Sex sells. That is one indisputable fact of marketing, and businesses take full advantage of its efficacy. If you use sex to sell your hosting services, will people think your company specializes in adult hosting? Should hosting companies look at marketing a bit differently?
After Go Daddy's infamous Super Bowl 2013 advertisement, some might say yes. If you missed it, you could torture yourself by Googling it, but I will warn you: it might make you throw up a little in your mouth.
Go Daddy: The Commercial
First, something you are probably well aware of: Go Daddy is not an adult hosting provider. Yes, you can host adult content, but it's not what they specialize in. They offer email hosting and hosting of tame content as well as the more risky material.
In this ad, however, one might be led to believe that their specialty is indeed adult hosting. The ad begins with spokesperson Danica Patrick showing viewers the two sides of Go Daddy: “the sexy side, represented by Bar Refaeli”, a blonde bombshell, and “the smart side, that creates a killer website for your small business, represented by Walter”, your typical representation of a nerd. He is reminiscent of the character of Dennis Nedry in the movie Jurassic Park.
To solidify Patrick's point that the two sides work perfectly together, the camera zooms in uncomfortably close as the two go in for a horribly awkward kiss, complete with disgusting sound effects.
It should also be mentioned that this ad could have been even more uncomfortable: CBS rejected an earlier version of the ad. Why? According to Jesse Heiman, the actor portraying the nerd in the commercial, “It's just, you know, a lot of tongue action.” That must be a LOT of tongue action to be banned.
Go Daddy: The Big Question
Whether you loved it or hated it, the fact is the marketing style used in the Go Daddy spot works. There are only a small number of folks who would actually connect Go Daddy exclusively to an adult hosting company. Go Daddy has a long history, nine years in fact, running ads during the Super Bowl. By now, people know that's just how the company sells their service.
In fact, in an interview with Forbes, the senior executive VP and chief marketing officer, Barb Rechterman (yes, she's a woman!) points to the fact that all Super Bowl ads are designed to grab a viewer's attention to the extent they spend the next day talking about it with friends and co-workers.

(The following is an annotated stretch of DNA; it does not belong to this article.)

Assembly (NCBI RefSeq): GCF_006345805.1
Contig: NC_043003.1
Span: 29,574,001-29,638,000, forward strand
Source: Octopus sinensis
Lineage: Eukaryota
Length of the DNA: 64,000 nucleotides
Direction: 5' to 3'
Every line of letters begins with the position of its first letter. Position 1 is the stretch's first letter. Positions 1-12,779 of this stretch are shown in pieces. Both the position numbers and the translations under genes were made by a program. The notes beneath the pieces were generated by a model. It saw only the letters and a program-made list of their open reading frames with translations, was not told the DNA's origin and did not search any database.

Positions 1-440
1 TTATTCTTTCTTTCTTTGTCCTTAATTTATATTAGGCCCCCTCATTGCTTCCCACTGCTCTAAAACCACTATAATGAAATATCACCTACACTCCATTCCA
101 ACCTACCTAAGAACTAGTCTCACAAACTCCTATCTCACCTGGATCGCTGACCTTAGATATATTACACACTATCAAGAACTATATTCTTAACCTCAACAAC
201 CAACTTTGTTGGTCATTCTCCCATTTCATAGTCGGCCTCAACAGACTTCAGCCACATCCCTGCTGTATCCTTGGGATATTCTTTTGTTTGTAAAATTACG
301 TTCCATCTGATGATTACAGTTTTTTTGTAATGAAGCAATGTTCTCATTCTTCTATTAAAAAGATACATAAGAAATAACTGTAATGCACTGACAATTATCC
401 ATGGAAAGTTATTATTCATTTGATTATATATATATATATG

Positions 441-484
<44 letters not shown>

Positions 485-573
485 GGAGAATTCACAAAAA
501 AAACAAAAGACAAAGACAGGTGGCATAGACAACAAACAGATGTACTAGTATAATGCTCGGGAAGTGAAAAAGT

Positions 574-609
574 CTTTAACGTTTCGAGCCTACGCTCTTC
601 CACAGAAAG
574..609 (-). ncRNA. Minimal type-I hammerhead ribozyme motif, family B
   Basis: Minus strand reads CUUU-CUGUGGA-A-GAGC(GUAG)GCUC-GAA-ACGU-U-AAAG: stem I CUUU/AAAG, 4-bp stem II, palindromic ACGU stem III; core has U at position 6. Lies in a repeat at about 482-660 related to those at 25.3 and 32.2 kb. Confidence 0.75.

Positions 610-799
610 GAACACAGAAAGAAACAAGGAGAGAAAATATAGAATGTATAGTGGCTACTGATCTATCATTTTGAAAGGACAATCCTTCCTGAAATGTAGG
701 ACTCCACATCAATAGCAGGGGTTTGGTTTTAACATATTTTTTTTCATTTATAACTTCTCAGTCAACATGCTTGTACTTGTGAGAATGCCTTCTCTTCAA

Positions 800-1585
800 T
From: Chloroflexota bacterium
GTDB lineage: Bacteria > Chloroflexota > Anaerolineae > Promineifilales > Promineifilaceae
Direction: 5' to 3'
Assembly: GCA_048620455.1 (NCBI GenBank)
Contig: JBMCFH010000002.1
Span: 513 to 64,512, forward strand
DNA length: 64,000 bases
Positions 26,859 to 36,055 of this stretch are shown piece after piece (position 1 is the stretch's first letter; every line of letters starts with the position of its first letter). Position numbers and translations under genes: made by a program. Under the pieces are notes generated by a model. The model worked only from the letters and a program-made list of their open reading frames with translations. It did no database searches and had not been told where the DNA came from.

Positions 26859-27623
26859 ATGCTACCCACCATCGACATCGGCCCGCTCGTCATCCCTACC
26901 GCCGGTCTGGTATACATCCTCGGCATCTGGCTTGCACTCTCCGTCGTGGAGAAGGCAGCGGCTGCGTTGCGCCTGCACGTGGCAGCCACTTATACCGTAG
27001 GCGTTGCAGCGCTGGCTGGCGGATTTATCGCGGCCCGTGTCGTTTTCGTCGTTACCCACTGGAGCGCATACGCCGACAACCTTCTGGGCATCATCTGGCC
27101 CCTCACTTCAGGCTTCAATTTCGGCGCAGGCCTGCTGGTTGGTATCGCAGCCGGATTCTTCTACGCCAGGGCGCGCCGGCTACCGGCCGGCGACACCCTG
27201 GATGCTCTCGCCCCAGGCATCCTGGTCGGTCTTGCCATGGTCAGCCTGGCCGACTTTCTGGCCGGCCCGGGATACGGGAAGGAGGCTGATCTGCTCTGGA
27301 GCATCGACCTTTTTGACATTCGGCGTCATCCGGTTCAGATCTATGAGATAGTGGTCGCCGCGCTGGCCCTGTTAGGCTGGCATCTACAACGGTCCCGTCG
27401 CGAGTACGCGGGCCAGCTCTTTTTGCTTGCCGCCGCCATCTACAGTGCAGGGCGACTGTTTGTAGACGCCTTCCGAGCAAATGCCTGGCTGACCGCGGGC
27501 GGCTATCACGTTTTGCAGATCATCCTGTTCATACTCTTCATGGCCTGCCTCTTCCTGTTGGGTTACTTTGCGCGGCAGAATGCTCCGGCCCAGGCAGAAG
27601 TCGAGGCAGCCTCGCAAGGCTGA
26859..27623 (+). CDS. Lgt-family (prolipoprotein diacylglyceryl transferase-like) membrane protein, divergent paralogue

The Super Bowl ad from this year, however uncomfortable for viewers, was most definitely etched in their minds. Rechterman knows the marketing was effective no matter what viewers thought of it simply because the very next day after the ad ran, they had their best sales day in history.
Go Daddy: Accusations
Some say that the ad is sexist and stereotypical. Rechterman assures that it was not the intention, she didn't even see a stereotypical problem with the ad until the question was asked. No matter if people thought it was depicting a typical dumb blonde, relying on the smart, unattractive man to save her: Rechterman says this is absolutely not the case.
Instead, it is just a commercial that will burn itself into your brain, to the point you are discussing it with everyone, thereby exposing the brand to others.
At the end of the day, all that matters for Go Daddy are sales. It's obvious that there are those out there that jumped right on board with the cheap hosting and email hosting company, as Go Daddy expected, because of the ad.
However, there are many people who are so turned off by these ads, they wouldn't touch the company or their services with a thirty-foot pole. Does this segment of consumers walk away from the ad thinking that Go Daddy is strictly an adult hosting company, or do they just despise their advertising tactics to the point they refuse to do business with them? We can't say.
Do you feel that Go Daddy went too far with this year's Super Bowl advertisement? Do you find anything wrong with selling hosting services using sex?